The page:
Sean Stopperich And The SMU Death Penalty
As I sit here watching the ESPN 30/30 special on the SMU “Pay For Play” scandal, I think back to my friendship with one of the key figures, briefly touched on, who was also promised by SMU, took, felt betrayed and spoke out.
In 1985, I was a 2nd year law student at The University Of Pittsburgh. I had made a couple trips to Dallas during summer breaks to visit my brother Mark who had moved there several years earlier. My knowledge of Dallas for the most part consisted of the television show namesake and the Dallas Cowboys who I hated being a die-hard Pittsburgh Steelers fan. I had only a vague understanding that Southern Methodist University existed.
One evening, I was working out at the local gym, having a tough workout as I struggled to get the selected weight up. All of a sudden, the weights rose with ease. I looked back and standing behind the machine, helping me with my set was this huge “marshmallow man” looking guy with a smile on his face. When I say huge, I am talking 300+ lbs. A combination of fat and muscle that to me resembled a giant marshmallow. He urged me through my set and introduced himself as Sean Stopperich.
We struck up a friendly conversation while we worked out. He mentioned that he had gone to high school at Cannon-MacMillon which was a suburban Pittsburgh high school not far from Mt. Lebanon High were I went to school. He had played football and wrestled. He related that had been attending school in Dallas but had left there and enrolled at Temple University for that next fall. He hoped to play in their football program.
I mentioned that my brother Mark lived in Dallas. I was thinking of moving there and was driving down that next week to visit him. Sean asked if he could tag along and volunteered to drive. We packed up Sean’s Honda Civic and hit the road. We may have set a land speed record covering the 1200 mile distance from Pittsburgh to Dallas in 15 hours. Blazing across interstate 40 through Arkansas at 104 miles an hour we were pulled over by a State Trooper. I was terrified, thinking we were going to be spending our night in “Small-Town Beatdown” USA. To my surprise the trooper simply gave Sean a ticket and told him to slow down. The moment we were back on the road and the trooper was out of sight, Sean, rolled down his window, laughed and said, ” I ain’t coming back to Arkansas”. He ripped up the ticket and tossed it out the window. Unfortunately for Sean, I neglected to tell him that I could not operate a standard transmission. When he got tired, we pulled into a rest area to give me a crash course in the use of a stick. Unfortunately I was not a quick learner. He decided that we would get there quicker if he sucked it up and drove the entire way.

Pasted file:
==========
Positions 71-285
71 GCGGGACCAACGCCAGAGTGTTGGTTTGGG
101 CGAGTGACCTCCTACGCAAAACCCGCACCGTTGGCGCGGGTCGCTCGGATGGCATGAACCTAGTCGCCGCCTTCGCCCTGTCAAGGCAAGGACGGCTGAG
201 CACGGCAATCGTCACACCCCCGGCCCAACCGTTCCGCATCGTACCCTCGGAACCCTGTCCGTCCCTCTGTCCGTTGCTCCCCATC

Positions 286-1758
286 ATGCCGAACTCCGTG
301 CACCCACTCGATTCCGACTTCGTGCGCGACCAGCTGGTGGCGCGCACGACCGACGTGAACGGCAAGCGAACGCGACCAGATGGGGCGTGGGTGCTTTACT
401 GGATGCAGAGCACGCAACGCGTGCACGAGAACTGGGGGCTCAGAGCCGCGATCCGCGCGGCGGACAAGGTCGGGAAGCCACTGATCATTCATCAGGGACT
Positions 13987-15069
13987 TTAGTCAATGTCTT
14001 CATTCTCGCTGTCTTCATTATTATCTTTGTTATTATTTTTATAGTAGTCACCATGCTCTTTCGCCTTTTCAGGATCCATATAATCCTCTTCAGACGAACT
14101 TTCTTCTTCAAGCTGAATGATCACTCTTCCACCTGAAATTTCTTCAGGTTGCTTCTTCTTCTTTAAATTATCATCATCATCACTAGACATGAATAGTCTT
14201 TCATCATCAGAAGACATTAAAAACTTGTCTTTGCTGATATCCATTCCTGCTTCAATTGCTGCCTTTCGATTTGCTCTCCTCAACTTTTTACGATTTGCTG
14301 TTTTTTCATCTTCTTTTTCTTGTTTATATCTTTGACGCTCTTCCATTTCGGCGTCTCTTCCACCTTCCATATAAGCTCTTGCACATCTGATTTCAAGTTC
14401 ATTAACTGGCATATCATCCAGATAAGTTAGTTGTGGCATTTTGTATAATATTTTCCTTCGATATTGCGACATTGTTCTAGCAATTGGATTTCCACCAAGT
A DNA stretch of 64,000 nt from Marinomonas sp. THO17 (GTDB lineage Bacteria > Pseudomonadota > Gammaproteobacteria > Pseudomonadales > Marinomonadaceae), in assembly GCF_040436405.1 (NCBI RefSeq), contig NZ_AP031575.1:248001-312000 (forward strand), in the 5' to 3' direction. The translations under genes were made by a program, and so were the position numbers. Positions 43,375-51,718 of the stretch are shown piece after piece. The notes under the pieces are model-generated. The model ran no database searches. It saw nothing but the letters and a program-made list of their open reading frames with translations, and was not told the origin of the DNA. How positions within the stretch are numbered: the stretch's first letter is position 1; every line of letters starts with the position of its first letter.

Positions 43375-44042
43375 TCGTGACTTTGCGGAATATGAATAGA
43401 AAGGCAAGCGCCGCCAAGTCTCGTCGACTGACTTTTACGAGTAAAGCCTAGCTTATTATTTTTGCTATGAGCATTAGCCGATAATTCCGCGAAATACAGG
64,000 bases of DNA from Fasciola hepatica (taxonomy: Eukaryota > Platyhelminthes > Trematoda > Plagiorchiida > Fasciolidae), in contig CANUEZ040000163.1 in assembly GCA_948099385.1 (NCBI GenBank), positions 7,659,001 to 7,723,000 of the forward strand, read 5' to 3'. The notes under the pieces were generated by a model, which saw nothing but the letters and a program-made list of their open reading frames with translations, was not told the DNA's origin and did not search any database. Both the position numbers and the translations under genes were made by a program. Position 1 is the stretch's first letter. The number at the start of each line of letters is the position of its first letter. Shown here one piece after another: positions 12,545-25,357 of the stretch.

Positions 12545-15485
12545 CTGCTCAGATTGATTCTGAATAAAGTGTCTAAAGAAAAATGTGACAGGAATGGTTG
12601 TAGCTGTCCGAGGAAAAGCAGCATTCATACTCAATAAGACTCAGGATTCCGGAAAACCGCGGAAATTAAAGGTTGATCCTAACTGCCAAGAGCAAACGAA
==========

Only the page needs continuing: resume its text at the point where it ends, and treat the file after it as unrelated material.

During the trip, Sean talked about his involvement in the scandal. While he did not relate too many specifics, he told me he had been given Five Thousand Dollars to sign a letter of intent and his father Carl had been promised a job and housing. The only other thing he said was that he hurt his knee and that after that, “it went bad for him and his family” He also mentioned that his mother was forced to start working as a cleaning lady to make ends meet. Sean was however, looking forward to attending school at Temple and thought he would do well in their football program.
We got to Dallas and the 1st thing we did was pull into a Jack In The Box. I remember that Sean spent about 30 dollars on his own order of many burgers and a milk shake. I had never seen anyone spend 30 dollars on their own fast food order. I was in awe. When we arrived at my brother’s place, I was hyped to go out and party. Sean was very cautious, telling me that he had to avoid the SMU campus as well as the local bars. It still did not really hit me why he was so worried about running into those who attended SMU. Sean simply said that the troubles he related to me during the drive down had rendered him extremely unpopular on campus, especially within the athletic program. He just wanted to quietly visit a few friends he still had in the area. Sean was so worried about being seen by people who were invovled with SMU, he was even afraid to go to the Mall. I ran errands for him to get him what he needed.
Despite Sean’s fear of being recognized, we had a great time hanging out with my brother and his friends. Sean and I became good friends. Close enough that he asked me to help him inject steroids. It was my first exposure to steroids and the 1st and last time I ever stuck a needle in another guy’s buttocks. I remember him telling me it was stuff they gave to horses.
We never talked about his involvement in the SMU scandal again. We returned to Pittsburgh and continued to work out together through the summer and fall until he left for Temple. We stayed in touch sporadically after that. Not long after he enrolled, he told me he was involved in a car crash, sustaining football career ending injuries.
Sean died in 1995 of a drug overdose. Ironically, the same fate as David Stanley, who was featured in the 30/30 special. It saddens me that even today, so long after the scandal and years after his death, he is still vilified by people, many who were not even born or were in their single digits when the events occurred.
I knew Sean and and can tell you he was a fun loving, nice, compassionate kid who came from nothing yet had what seemed at the time like everything dangled in front of not only him but his family. Tough pressure for a teenager. Tough for anyone.
Brian Cuban is a an author whose best-selling book “Shattered Image: My Triumph Over Body Dysmorphic Disorder” chronicles his first-hand experiences living with, and recovering from childhood bullying, eating disorders and Body Dysmorphia Disorder (BDD) and drug addiction. Brian speaks regularly about his recovery and breaking the male eating disorder stigma.